f-cell: Green hydrogen – the missing piece of the puzzle

f-cell: Green hydrogen – the missing piece of the puzzle

“We are talking about a paradigm shift,” Thomas Chrometzka, Head of Strategy at Enapter, said as he began his presentation during one of f-cell Stuttgart’s afternoon sessions.

“When we look at the energy sector and how things have changed, the first major paradigm shift was brought by renewable energy in the way that energy was being conceived. The solar panel/wind energy created the term and have ultimately had major implications on supply chains for energy,” Chrometzka continued.

“But power consumption is only 20% of global energy consumption. The rest is actually in fuels and gases.”

“If we think about hydrogen and what it means, particularly green hydrogen, it is a way to decarbonise fuels and gases and I think it will contribute majorly to completing the circle and rounding up what the solar panel has initiated.”

“It will basically create a new environment, a new paradigm shift on how energy is supplied and delivered. Not only energy but also industrial feedstocks amongst other things.”

“When we see green hydrogen, we think it is the missing piece of a puzzle that we are trying to solve. That’s why we started to do what we’re actually doing.”

Chrometzka was the first of three speakers in the Hydrogen Production session, a panel about electrolysis and the certification of hydrogen.

He showed delegates a graphic of the implications of the paradigm shift he was talking about.

“What we see here is the scale of European generation, electricity generation projected for the years 2019-2050. It basically shows how we are moving away from large-scale generation to much smaller unit sizes. Where generation is largely between the 1-10GW range for installed systems, we’re shifting towards the 10-100MW range,” he highlighted.

Chrometzka said focused on Enapter’s patented anion exchange membrane (AEM) electrolyser, Electrolyser EL 2.1.

“We see us as a company that is offering a product in a market that doesn’t have hydrogen as products,” he said.

“We like to compare it to the computer industry in the 1980s where the mainframe was all of a sudden facing a standardised product that was coming into the market, the personal computer, which was an easy to produce, standardised element. And people said from the beginning ‘oh it doesn’t have any computing power’ and ‘the PC doesn’t have any future’.”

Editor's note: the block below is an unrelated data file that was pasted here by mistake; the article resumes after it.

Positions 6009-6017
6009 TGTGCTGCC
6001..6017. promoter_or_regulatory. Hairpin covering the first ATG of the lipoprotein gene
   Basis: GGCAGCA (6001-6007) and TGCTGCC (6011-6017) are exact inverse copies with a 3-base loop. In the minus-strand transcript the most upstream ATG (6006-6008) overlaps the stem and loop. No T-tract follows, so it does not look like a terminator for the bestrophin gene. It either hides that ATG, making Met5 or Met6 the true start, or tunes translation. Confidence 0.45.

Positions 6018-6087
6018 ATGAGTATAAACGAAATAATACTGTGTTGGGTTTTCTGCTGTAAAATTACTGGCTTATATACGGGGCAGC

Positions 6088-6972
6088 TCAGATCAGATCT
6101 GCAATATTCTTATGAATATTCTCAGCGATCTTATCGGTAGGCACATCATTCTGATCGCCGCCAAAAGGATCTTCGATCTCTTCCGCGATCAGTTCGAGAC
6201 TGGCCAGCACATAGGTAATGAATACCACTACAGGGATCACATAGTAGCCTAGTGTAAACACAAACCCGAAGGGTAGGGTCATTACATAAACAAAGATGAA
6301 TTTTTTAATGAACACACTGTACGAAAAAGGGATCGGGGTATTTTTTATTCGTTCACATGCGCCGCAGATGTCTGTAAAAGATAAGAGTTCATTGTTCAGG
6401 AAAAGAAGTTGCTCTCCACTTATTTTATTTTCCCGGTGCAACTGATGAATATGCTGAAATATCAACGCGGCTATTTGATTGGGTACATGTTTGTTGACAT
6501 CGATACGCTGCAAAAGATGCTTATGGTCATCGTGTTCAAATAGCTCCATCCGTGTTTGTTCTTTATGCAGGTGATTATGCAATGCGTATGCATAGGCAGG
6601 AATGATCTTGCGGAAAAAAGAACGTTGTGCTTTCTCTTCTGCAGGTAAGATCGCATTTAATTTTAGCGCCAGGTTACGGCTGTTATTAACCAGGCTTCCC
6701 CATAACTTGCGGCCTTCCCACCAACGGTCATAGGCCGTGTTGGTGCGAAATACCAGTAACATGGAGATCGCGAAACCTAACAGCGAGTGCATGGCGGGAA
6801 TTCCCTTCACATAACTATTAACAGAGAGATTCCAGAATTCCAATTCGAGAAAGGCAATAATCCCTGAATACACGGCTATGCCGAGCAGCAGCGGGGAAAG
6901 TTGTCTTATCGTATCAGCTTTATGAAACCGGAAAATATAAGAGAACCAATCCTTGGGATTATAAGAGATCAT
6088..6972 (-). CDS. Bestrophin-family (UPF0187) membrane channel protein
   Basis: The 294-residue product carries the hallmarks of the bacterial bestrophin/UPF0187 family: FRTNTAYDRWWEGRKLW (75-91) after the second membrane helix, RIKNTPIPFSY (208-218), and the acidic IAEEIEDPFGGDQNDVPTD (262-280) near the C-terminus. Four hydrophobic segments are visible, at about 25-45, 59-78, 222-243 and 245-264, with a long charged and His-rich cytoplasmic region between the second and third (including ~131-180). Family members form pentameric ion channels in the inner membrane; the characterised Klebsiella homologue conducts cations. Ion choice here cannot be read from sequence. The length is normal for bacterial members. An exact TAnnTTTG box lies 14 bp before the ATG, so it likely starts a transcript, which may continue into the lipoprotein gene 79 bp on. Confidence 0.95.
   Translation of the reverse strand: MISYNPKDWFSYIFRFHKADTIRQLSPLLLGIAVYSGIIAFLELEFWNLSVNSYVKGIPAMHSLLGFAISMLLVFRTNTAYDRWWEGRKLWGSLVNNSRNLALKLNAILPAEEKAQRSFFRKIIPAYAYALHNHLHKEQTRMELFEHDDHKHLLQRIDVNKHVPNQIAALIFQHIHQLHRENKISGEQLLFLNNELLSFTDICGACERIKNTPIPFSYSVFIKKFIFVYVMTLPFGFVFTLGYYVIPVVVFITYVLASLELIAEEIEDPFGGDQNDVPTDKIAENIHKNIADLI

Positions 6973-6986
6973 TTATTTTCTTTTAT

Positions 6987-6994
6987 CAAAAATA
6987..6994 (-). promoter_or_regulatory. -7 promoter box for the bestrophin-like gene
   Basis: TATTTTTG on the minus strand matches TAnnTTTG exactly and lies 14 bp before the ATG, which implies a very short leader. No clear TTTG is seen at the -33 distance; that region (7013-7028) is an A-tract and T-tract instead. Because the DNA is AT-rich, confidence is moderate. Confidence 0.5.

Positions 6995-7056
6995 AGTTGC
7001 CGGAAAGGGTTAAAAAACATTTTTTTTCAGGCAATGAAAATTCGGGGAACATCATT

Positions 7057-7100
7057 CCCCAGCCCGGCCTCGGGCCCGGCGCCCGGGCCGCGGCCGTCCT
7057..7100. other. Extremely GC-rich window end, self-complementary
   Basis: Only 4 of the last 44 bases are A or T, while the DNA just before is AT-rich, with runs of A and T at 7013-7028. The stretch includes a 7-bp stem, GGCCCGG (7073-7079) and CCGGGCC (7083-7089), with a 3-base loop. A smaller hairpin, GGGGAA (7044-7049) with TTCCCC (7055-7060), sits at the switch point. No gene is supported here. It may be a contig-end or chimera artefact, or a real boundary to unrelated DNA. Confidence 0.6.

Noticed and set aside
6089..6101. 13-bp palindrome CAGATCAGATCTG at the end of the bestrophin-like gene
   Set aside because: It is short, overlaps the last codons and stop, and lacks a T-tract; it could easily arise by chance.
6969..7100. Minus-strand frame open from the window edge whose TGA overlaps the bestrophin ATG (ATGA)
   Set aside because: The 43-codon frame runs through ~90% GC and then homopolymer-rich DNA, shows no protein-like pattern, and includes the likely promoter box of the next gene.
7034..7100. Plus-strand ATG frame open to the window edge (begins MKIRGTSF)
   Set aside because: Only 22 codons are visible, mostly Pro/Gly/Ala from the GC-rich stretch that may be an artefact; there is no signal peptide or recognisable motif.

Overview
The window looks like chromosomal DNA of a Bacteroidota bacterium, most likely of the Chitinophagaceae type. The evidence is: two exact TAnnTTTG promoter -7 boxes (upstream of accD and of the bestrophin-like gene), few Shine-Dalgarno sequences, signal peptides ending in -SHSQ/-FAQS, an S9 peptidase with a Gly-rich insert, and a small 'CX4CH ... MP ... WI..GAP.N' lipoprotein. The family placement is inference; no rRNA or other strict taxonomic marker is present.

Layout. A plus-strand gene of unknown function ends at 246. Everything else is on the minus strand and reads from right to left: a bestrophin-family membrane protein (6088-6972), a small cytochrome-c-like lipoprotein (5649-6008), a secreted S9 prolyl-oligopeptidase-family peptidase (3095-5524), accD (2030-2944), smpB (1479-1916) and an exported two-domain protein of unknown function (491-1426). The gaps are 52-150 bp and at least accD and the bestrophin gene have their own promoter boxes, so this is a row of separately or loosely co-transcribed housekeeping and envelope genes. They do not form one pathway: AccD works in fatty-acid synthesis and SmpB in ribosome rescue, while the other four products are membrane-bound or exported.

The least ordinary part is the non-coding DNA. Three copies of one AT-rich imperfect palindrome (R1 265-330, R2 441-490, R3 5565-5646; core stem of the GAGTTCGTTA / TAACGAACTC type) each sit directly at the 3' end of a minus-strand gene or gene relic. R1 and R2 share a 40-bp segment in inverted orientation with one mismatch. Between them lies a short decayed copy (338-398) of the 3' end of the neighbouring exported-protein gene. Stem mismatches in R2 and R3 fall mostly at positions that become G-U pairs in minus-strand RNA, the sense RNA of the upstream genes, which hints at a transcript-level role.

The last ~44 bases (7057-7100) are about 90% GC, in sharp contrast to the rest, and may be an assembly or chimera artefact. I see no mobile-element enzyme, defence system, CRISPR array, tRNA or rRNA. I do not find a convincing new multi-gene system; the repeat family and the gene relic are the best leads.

“For us, it is a similar approach. In a world where electrolysers are industrial installations, we’re trying to reconceive it as a product that you can actually use like a product.”

A standardised, stackable and flexible system to produce on-site hydrogen, Enapter’s Electrolyser EL 2.1 has a modular design which paired with advanced software integration allows set up in minutes and remote control and management.

Certification

The important topic of the certification of hydrogen was presented next by Klaus Nürnberger, Head of Energy Certification at TÜV SÜD Industrie Service.

The certification systems currently available and operable are dena biogasregister, CertifHy and TÜV SÜD GreenHydrogen – low carbon hydrogen can already be certified with CertifHy system.

“The certification systems differ to a greater or lesser extent in terms of the requirements of renewability, greenhouse gas reduction and system boundaries are well as the type of certification,” he said.

“Is certification of hydrogen a necessity? In a purely renewable world, we can say no. In the long run, maybe in 2050, certification should become unnecessary but in the short and medium term it’s quite clear it’s important and it is necessary.”

“Produced and especially additional hydrogen should contribute to climate protection and therefore hydrogen must necessarily emit less greenhouse gases then conventionally produced hydrogen or conventional fuels.”

“Certification should give clear criteria for industry and investors as to which hydrogen technologies are suitable for the future.”

“Last but not least, no double or multiple selling of CO2 reduced hydrogen should happen.”

He highlighted the colour theory of hydrogen in Germany’s National Hydrogen Strategy in which several colours are defined:

  • Grey – Based on the use of fossil hydrocarbons. Steam reforming of natural gas is the common technology. Its production is, depending on the fossil fuel used raw material, is associated with considerable CO2 emissions.
  • Blue – Hydrogen whose generation is coupled with a CO2-capture and storage process (CCS). CO2-produced in this way does not enter the atmosphere and hydrogen production can be considered CO2-neutral in the balance sheet.
  • Turquoise – Hydrogen produced by thermal cracking of methane. Instead of CO2, solid carbon is produced. Prerequisites for the CO2 neutrality of the process are the heat supply of the high temperature reactor from renewable or CO2-neutral energy sources and the CCS.
  • Green – Produced by electrolysis of water, using only renewable power. In many cases associated with almost zero CO2 emissions.

Summarising, Nürnberger said in the transformation to a CO2-free future, the certification of hydrogen is absolutely necessary for reasons of climate protection, clear framework conditions for industry and dual marketing.

“There is a need for certification and definition for blue, turquoise and other colourful hydrogen,” he added.

The panel’s final speaker was Uwe Küter, Managing Director of h2agentur Uwe Küter & Matthias Bromeis, who discussed Plug Power’s electrolysers.


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